Electroconvulsive therapy increases brain volume in major depression: a systematic review and meta-analysis

Acta Psychiatr Scand. 2018 Sep;138(3):180-195. doi: 10.1111/acps.12884. Epub 2018 Apr 29.


Objective: The main purpose of this review was to synthesise evidence on ECT's effects on brain's structure.

Method: A systematic literature review of longitudinal studies of depressed patients treated with ECT using magnetic resonance imaging (MRI) and meta-analysis of ECT's effect on hippocampal volume.

Results: Thirty-two studies with 467 patients and 285 controls were included. The MRI studies did not find any evidence of ECT-related brain damage. All but one of the newer MRI volumetric studies found ECT-induced volume increases in certain brain areas, most consistently in hippocampus. Meta-analysis of effect of ECT on hippocampal volume yielded pooled effect size: g = 0.39 (95% CI = 0.18-0.61) for the right hippocampus and g = 0.31 (95% CI = 0.09-0.53) for the left. The DTI studies point to an ECT-induced increase in the integrity of white matter pathways in the frontal and temporal lobes. The results of correlations between volume increases and treatment efficacy were inconsistent.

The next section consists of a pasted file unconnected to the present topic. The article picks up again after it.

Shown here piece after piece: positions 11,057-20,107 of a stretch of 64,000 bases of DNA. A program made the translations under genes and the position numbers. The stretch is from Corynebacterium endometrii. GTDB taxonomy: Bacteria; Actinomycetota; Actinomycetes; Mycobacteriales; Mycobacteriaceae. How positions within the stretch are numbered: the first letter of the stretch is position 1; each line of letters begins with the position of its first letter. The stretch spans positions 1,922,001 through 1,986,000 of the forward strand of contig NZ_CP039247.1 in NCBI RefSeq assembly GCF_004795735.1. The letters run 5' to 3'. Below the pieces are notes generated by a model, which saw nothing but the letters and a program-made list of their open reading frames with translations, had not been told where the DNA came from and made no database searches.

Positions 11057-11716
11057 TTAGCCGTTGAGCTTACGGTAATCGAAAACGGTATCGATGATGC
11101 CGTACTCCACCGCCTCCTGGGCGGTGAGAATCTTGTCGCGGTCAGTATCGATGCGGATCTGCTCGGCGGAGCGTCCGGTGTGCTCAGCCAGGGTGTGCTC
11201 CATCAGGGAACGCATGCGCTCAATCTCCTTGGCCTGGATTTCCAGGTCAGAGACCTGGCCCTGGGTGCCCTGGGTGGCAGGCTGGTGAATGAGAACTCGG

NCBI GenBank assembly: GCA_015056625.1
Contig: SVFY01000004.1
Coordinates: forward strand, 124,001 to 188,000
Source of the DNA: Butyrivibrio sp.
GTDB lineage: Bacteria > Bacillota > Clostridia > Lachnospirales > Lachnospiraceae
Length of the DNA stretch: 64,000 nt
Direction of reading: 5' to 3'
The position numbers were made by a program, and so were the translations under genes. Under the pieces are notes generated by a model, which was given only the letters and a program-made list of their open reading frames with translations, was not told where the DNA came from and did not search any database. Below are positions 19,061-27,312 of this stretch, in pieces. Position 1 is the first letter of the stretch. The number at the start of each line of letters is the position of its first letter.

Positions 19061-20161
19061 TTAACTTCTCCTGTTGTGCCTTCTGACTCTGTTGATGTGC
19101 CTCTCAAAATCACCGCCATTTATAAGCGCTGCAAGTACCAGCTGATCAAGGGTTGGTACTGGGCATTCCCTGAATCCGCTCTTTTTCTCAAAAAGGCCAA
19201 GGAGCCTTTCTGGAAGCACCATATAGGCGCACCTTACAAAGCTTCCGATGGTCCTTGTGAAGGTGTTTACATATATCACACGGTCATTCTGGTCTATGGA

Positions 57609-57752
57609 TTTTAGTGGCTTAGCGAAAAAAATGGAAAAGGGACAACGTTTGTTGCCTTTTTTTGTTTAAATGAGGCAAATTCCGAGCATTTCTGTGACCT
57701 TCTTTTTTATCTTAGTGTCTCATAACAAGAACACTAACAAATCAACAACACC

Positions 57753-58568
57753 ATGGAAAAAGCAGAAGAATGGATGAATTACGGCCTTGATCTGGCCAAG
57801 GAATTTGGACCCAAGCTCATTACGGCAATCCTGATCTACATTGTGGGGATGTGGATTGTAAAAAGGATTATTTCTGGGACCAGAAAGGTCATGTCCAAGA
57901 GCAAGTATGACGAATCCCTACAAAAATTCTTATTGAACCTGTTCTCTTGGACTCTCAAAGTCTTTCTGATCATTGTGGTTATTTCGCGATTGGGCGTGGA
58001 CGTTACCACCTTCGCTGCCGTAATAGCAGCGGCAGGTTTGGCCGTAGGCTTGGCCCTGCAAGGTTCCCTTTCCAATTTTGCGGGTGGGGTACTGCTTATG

Conclusion: The MRI studies do not support the hypothesis that ECT causes brain damage; on the contrary, the treatment induces volume increases in fronto-limbic areas. Further studies should explore the relationship between these increases and treatment effect and cognitive side effects.

Keywords: depressive disorder, major; diffusion tensor imaging; electroconvulsive therapy; magnetic resonance imaging.

Publication types

  • Meta-Analysis
  • Research Support, Non-U.S. Gov't
  • Systematic Review

MeSH terms

  • Brain / diagnostic imaging
  • Brain / pathology
  • Depressive Disorder, Major / complications
  • Depressive Disorder, Major / psychology
  • Depressive Disorder, Major / therapy*
  • Electroconvulsive Therapy / adverse effects*
  • Electroconvulsive Therapy / methods
  • Female
  • Hippocampus / diagnostic imaging
  • Hippocampus / pathology*
  • Humans
  • Magnetic Resonance Imaging / methods
  • Male
  • Neuronal Plasticity / physiology
  • Organ Size
  • Prospective Studies
  • White Matter / pathology